Having said, I also have to say I don't want complexity to go too far. I like that all weapon damage is just untyped damage unless effected by a power or property. I don't like breaking weapon damage into slashing, piercing, and bludgeoning. Partly because weapons are capable of more than one type (with a spear alone - one of the most basic weapons - you can easily do all three). Partly because HP and damage is abstract. It just is.

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PostSubject: Re: Things that don't make sense   Thu Jan 16, 2014 8:23 pm

Theoretically, improvised actions should be comparable to at-wills, encounter powers, rechargable powers and dailies. However, in practice that mostly isn't the case, althought the WotC article on Terrain Powers does help mitigate the discrepancies (at the cost of forcing the DM to either prep more materials ahead of time, or keep the terrain powers article close at hand, or better yet internalized). The main issues involve three things: player/group psychology, scaling, and encounter design.

Players often look at their character sheets first - it's only logical - and so far the only solution here really is to train players to think of the environment first and powers second. Of course, if you already have a boatload of powers that do so much, then why look at the environment for solutions?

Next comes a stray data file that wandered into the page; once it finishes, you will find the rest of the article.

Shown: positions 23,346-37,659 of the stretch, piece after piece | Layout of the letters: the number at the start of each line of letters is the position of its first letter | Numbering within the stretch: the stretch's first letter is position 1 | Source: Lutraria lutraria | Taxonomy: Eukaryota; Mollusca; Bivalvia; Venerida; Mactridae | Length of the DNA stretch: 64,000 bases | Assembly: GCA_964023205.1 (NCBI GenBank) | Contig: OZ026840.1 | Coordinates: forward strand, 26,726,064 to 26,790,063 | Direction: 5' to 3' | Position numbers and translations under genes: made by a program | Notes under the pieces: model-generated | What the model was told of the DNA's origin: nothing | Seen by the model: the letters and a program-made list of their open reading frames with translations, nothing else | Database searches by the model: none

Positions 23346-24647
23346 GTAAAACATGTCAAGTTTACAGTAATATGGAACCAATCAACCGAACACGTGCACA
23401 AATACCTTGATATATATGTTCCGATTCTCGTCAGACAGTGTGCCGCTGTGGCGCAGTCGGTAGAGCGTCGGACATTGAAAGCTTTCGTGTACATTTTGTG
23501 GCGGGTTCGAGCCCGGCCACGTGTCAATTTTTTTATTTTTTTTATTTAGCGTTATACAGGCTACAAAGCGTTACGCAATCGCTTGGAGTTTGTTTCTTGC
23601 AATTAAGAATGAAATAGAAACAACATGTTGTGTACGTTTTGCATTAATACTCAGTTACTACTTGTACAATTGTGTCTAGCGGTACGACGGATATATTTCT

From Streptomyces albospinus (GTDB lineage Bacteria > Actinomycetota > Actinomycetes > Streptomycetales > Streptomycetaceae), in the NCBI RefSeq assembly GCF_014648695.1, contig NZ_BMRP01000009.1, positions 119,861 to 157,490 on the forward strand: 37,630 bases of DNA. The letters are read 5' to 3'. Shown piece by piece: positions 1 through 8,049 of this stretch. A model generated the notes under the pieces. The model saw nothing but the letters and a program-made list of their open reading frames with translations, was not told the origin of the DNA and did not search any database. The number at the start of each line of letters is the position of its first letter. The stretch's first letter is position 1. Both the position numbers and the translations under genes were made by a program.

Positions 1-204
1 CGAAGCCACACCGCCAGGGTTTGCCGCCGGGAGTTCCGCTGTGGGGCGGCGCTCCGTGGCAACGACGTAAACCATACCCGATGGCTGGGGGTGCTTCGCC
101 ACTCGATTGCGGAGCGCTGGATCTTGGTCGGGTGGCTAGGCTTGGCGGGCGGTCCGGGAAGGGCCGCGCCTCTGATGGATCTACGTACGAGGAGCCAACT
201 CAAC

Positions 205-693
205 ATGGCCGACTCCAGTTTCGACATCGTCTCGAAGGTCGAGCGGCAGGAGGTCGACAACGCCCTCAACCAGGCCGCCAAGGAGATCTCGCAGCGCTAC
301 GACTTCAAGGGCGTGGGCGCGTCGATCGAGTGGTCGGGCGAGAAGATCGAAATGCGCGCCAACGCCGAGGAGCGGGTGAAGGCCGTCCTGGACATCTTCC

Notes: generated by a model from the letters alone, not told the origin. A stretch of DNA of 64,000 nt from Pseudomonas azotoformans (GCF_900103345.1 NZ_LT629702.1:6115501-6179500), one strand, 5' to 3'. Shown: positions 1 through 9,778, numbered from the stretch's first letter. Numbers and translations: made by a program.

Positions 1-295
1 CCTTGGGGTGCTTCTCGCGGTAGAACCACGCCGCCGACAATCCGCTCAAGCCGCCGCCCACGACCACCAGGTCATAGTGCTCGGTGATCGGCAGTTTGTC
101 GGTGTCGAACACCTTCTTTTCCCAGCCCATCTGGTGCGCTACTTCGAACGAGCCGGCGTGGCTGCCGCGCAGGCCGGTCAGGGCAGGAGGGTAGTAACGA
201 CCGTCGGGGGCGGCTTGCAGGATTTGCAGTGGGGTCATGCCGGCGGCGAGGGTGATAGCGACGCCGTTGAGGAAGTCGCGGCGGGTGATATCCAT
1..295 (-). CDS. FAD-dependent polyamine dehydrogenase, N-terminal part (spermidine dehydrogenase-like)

Then there's the poor scaling. Even if we assume that the page 42 improvisation table is for at-will improvisation, given the scaling of powers (especially with hyperoptimization, where strikers are expected to put out an average at-will dpr of 100+), the damage output for the table is abysmally low. With no guidance on environmental use and/or improv-encouraging encounter design written into the books, at least I don't see the merit of even trying to improvise, since my powers (especialy utility powers) are simply better in every aspect.